Tuesday, July 18, 2006

A Continent's Hope

Part II of British Open Preview

By Jared Trexler

Paul Lawrie pounds balls at Royal Liverpool this week with each slight draw brining guarded optimism that his golf career will not be defined by a flash in the Car-nasty pan.

Luckily for Lawrie, the simplistic-looking, yet priceless Claret Jug is forever his.

Further down the range, Colin Montgomerie displays impeccable balance as the sweet spot perfectly connects with the ball, punishing it majestically into the air time after time.

More eyes are on his progress. He carries himself more like a champion. The lines are clearly drawn on his furrowed brow from a career spent mixing it up with golf's best in the most prestigious events.

Yet, Europe's great hope for over a decade won't find his name on the Claret Jug.

Instead of Open champion, the first accomplishment on Montgomerie's permanent record is BPNTWAM. (Best Player Never to Win a Major)

Say what you will about Greg Norman's Sunday misfortunes. He has two of these jugs.

Contemplate the imbalance between's Davis Love III's talent and his victories. He at least holds a major title.

Montgomerie symbolizes Europe's deep longing for the Claret Jug with very little to show for it.

Nick Faldo is a three-time champion, with the last coming in 1992. Coupled with Lawrie's improbable victor...cough, cough, survival at Carnoustie in1999, two Europeans have hoisted the Jug in the last 14 years.

During that time, the Open champions have been a mixture of Hall of Fame names and ambiguous qualifiers.

For every Norman, Price and Woods, there has been a Curtis.


45-year-old O'Meara?

Europe has had a number of hopefuls for years, with Montgomerie's name always highlighting a short list of players with the game to tackle the course, the pressure and the elements.

When Peter Hedblom, a European, swats the opening tee shot from Royal Liverpool on Thursday morning, another year begins for my fish and chips-eating friends.

Here is a list of Europeans to watch once the British Open commences:

Luke Donald: Donald's record lends many experts to believe he will not fare well at Hoylake, however the Englishman is a straight driver on a course where the tee ball is critical. The rest of his game isn't too shabby either, and I expect Donald to be near the lead come Sunday.

Colin Montgomerie: Monty is more comfortable hitting a high ball, but with the golf course playing incredibly short because of a drought in the area and no wind in the foreseeable forecast, he could be a factor. He is playing much better of late -- save his high block on the 72nd hole at Winged Foot. He knows time is running out, so desperation may fuel his competitive edge. Or it's possible that such pressure could cause mental fatigue.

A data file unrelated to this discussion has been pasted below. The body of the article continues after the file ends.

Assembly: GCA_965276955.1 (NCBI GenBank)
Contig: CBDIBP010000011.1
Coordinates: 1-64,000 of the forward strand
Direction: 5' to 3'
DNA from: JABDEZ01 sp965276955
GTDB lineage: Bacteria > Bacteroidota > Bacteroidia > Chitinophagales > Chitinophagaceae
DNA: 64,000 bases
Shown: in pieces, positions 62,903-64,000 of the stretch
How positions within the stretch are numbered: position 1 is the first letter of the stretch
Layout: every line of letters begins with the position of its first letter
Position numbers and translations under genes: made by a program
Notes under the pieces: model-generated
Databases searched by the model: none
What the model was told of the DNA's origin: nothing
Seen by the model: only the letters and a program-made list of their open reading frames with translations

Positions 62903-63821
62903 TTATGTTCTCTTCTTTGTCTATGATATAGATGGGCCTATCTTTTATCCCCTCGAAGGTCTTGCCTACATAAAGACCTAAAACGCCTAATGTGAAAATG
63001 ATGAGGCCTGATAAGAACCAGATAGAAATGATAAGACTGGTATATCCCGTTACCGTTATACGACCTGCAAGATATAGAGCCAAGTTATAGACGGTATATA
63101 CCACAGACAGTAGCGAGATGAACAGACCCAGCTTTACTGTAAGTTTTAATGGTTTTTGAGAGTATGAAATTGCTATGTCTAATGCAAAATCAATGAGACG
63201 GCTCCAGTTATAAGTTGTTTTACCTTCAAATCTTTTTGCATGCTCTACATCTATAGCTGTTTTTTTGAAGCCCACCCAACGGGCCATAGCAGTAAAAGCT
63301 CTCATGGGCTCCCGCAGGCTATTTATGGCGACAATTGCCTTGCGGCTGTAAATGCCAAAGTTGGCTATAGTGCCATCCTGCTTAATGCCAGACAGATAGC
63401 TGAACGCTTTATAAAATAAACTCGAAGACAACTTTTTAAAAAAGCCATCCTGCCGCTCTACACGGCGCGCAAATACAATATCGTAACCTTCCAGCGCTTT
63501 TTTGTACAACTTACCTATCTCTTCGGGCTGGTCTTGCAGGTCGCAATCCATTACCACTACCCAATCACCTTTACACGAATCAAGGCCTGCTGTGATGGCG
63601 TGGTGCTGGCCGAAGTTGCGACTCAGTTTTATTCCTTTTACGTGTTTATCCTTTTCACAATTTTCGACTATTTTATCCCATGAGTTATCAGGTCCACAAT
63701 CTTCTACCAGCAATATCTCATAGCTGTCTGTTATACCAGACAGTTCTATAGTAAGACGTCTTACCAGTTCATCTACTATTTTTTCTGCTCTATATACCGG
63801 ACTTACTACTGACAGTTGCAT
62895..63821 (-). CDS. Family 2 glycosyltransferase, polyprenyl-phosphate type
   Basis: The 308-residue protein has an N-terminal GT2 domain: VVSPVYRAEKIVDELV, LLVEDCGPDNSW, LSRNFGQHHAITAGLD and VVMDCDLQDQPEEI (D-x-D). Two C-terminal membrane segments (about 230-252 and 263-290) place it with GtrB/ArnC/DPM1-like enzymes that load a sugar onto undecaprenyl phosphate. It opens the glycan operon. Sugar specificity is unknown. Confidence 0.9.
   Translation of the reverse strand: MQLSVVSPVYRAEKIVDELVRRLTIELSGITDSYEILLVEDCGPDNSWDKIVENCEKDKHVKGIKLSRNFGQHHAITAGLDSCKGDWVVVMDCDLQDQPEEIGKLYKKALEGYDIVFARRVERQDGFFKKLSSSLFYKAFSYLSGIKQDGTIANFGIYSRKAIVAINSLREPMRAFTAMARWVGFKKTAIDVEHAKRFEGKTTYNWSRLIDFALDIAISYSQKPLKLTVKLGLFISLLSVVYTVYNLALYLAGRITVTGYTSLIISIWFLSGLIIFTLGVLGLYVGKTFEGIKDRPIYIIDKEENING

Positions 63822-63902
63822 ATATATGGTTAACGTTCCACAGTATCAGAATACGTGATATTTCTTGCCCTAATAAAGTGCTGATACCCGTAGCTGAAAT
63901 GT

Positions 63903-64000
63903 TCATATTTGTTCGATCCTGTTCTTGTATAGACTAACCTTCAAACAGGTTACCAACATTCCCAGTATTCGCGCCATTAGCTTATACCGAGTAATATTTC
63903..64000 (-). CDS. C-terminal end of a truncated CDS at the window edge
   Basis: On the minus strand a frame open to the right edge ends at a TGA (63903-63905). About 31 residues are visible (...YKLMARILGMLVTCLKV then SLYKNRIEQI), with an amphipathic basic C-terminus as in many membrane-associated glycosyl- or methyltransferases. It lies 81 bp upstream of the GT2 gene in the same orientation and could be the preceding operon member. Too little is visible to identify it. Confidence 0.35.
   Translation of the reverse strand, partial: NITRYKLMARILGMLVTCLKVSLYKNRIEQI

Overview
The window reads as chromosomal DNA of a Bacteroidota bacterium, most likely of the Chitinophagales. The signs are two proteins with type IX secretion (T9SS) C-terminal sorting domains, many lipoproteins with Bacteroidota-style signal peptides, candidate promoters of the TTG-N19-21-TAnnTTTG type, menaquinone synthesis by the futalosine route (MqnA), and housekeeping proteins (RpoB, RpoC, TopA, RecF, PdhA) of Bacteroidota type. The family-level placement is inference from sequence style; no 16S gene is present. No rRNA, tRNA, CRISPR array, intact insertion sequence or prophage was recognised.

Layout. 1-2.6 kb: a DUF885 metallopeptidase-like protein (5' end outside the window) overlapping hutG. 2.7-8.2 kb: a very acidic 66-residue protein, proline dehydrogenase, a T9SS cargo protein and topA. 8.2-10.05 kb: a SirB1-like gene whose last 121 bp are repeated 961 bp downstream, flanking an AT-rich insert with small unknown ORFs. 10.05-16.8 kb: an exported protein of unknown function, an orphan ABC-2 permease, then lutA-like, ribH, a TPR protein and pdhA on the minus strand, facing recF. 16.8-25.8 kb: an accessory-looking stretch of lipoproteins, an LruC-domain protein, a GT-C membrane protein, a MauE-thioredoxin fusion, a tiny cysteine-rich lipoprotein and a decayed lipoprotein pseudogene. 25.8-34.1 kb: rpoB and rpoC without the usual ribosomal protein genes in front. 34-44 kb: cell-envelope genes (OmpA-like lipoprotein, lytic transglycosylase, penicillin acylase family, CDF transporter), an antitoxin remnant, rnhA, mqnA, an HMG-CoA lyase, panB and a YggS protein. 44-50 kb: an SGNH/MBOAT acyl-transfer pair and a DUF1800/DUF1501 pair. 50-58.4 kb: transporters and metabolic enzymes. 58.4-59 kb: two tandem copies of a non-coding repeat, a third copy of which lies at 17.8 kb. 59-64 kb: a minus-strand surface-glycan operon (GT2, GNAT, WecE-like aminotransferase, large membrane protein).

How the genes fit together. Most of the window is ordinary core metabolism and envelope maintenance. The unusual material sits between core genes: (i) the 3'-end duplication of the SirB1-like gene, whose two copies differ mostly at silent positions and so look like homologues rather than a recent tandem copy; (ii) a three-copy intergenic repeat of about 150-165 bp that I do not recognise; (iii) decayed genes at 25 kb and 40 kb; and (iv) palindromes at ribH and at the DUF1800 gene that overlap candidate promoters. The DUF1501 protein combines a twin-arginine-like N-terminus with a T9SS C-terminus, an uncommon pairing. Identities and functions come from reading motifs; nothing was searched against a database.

David Howell: I'm not a huge fan of Howell this week. Others are jumping on the bandwagon, but in my opinion he doesn't have the mental fortitude to last four days on such a grand stage. He hits the ball straight and putts well, but when things go south they normally continue to gravitate in that direction.

Padraig Harrington: The Irishman played at Hoylake in the 1995 British Amateur and has hovered near the lead in several majors. He is a solid ball striker who should have an advantage with at least an idea of how the course plays under tournament conditions. Along with Donald, he may be Europe's best bet.

Darren Clarke: A Clarke victory would be a great story with everything he's gone through on a personal level. However, he isn't a steady horse, rather one that normally flies out of the gate only to fall back into the pack down the backstretch. He is a possible leader midway through the Open, just don't expect him to hold on.

Ian Poulter/Graeme McDowell: These two young guns are grouped together as European dark horses. They both showed plenty of game at the United States Open (along with dashing attire), and I expect at least one them to be on the first page of the leaderboard come Sunday. Whether or not their mental games are strong enough to plot through four days is another story, but both are on the rise as Europe's next stars.

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